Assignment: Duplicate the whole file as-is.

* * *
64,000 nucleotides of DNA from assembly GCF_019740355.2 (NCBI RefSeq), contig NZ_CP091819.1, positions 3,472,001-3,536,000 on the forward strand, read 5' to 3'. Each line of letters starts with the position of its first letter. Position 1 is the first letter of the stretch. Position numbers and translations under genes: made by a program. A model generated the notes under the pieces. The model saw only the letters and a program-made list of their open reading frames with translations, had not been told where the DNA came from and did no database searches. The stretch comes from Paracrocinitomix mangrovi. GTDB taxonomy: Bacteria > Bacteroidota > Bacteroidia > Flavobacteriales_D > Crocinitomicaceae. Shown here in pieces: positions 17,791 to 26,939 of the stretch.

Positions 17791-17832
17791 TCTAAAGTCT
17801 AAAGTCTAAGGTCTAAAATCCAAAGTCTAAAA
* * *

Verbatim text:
64,000 nucleotides of DNA from assembly GCF_019740355.2 (NCBI RefSeq), contig NZ_CP091819.1, positions 3,472,001-3,536,000 on the forward strand, read 5' to 3'. Each line of letters starts with the position of its first letter. Position 1 is the first letter of the stretch. Position numbers and translations under genes: made by a program. A model generated the notes under the pieces. The model saw only the letters and a program-made list of their open reading frames with translations, had not been told where the DNA came from and did no database searches. The stretch comes from Paracrocinitomix mangrovi. GTDB taxonomy: Bacteria > Bacteroidota > Bacteroidia > Flavobacteriales_D > Crocinitomicaceae. Shown here in pieces: positions 17,791 to 26,939 of the stretch.

Positions 17791-17832
17791 TCTAAAGTCT
17801 AAAGTCTAAGGTCTAAAATCCAAAGTCTAAAA